Automakers manufacture vehicles with different axle ratios, motor transmissions, drivelines, and torque. The different gearing options make all the difference in your vehicle’s performance; thus, the need to understand axle ratios. Standard axle ratio works well in your truck if you do not plan on using your truck for any heavy-duty hauling or for pulling trailers regularly.
To use your truck for hauling or towing a trailer requires you to understand axle ratios and how they affect your truck’s performance and overall fuel consumption. For instance, you should be able to explain the difference between 3.55 and 3.92 axle ratios.
What is the difference between 3.55 and 3.92 axle ratios?
Axle ratio refers to the gears in the differential of the truck, a mechanical device that connects the driveshaft to the rear axle and then to the engine. It is the number of revolutions the driveshaft or output shaft makes to the rear axle. Axle ratios are numerically expressed in a ratio, representing the number of teeth on the ring gear to the number of teeth on the pinion gear.
For example, a truck with a 3.55:1 gear ratio means that the output shaft has to turn 3.55 times for one complete rotation of the rear axle. Similarly, a vehicle with a 3.92:1 gear ratio means the driveshaft has to turn 3.92 times for one full wheel spin. Often written as only 3.55, instead of 3.55:1, both forms of axle ratios mean the same thing.
Fuel economy is one of the most crucial factors to consider when buying a vehicle. Even when fuel prices are low, you do not expect them to stay down forever. Axle ratio contributes to the fuel efficiency of any vehicle. Automobile makers use axle ratio in transmissions to prevent your engine from operating within an unsafe and uneconomical operating rpm range. As the numerical digit of the axle ratio goes up, fuel economy goes down. For instance, a truck with an axle ratio of 3.55 burns less fuel at highway speeds than compared to that with 3.92 ratio.
Lower numerical axle ratios have better fuel economy because there are lesser revolutions per minute, meaning the vehicle accelerates much slower. Higher numerical axle ratios accelerate faster, meaning more RPMs, and less fuel economy.
Different axle ratios affect the overall drivability of vehicles. The bigger the axle ratio number, the faster the vehicle can accelerate. For instance, a truck with an axle ratio of 3.55 will accelerate much quicker than a truck with an axle ratio of 3.92. It does not matter if the truck is carrying a load or not; it is pure mechanics.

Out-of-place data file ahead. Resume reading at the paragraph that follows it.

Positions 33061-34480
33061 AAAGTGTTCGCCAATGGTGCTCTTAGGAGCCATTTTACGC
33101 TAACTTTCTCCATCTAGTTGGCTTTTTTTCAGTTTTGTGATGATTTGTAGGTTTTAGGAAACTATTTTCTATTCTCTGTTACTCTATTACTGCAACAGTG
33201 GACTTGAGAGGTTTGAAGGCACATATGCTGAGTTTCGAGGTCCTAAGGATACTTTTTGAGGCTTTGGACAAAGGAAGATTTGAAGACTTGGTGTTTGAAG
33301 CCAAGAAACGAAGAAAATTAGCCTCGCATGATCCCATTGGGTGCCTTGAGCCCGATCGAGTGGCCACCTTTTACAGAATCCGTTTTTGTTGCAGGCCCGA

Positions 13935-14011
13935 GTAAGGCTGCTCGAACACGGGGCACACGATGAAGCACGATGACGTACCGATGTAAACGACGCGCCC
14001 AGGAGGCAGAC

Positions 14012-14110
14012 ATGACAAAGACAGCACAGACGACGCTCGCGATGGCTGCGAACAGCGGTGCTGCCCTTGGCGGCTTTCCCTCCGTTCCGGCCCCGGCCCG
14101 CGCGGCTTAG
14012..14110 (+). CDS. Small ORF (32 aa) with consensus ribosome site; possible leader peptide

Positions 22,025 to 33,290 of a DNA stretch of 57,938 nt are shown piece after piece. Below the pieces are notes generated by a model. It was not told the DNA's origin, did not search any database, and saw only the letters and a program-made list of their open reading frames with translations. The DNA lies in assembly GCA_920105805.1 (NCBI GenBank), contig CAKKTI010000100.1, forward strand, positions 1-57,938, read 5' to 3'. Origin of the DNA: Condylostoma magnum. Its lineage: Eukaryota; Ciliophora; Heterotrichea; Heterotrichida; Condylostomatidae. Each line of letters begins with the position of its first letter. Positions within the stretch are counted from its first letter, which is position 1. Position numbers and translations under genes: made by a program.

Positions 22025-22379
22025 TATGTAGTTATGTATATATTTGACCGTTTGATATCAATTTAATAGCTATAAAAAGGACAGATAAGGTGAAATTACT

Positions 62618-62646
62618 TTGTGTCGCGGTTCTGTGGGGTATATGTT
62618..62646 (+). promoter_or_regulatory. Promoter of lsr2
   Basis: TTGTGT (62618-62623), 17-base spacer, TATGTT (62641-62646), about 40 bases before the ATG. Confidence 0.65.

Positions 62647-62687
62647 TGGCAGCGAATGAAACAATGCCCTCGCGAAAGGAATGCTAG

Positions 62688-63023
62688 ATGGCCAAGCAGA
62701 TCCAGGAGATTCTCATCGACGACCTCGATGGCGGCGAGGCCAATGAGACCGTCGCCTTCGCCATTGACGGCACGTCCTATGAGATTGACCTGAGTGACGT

Similarly, vehicles with higher engine power require higher axle ratio numbers to enable them to provide a higher top speed and relaxed cruising. Alternatively, vehicles with low engine power have lower axle ratios that provide adequate acceleration at highway speeds.
Generally, the standard towing axle ratio for trucks made post-2010 is 3.55 or 3.73. These ratios offer more than enough acceleration power with gas, whether diesels or v-8s. However, trucks with more than 8-speed automatics work better with lower axle ratios, such as 3.31. Newer transmissions, like those in 8-, 9- to 10-speed automatics, have a lower first and second gear than the older 4, 5, or 6-speeds, aiding in offsetting the axle ratio acceleration deficit.
Trucks with numerically higher axle ratios offer more mechanical advantage, sending more engine torque to the front tires, in cases of four-wheel-drive trucks, and to the rear tires. Therefore a truck with 3.92 axle ratio has better towing capability than one with 3.55 or 3.31 axle ratio. It will also consume more fuel due to the increase in the number of RPMs.
Importance of knowing your axle ratio
One of the significant benefits of understanding the axle ratio is that it gives you a mechanical advantage. There will be a trade-off in rotational power, that is, between torque and speed. When the rear end gear ratio is 1:1, the amount of speed and torque is similar. Therefore, increasing the axle ratio reduces the amount of torque and significantly increases speed, and if you reduce the axle ratio, you reduce speed and boost the torque.
Axle ratio plays a huge role in your truck’s overall performance as well as fuel economy. It is responsible for improving the car’s towing capacity and improves its acceleration if adjusted appropriately. By understanding the difference between 3.55 and 3.92 axle ratios, consumers make better decisions when purchasing a truck; hence, buying one that best suits their needs.
For those towing trailers or hauling heavy loads, we recommend 3.73 or 4.10 axle ratios. Similarly, when driving a new truck, monitor the speedometer and your driving habits to maximize fuel economy. You will find that the truck has better performance when your lower gears work their magic, whether you are towing a trailer or not.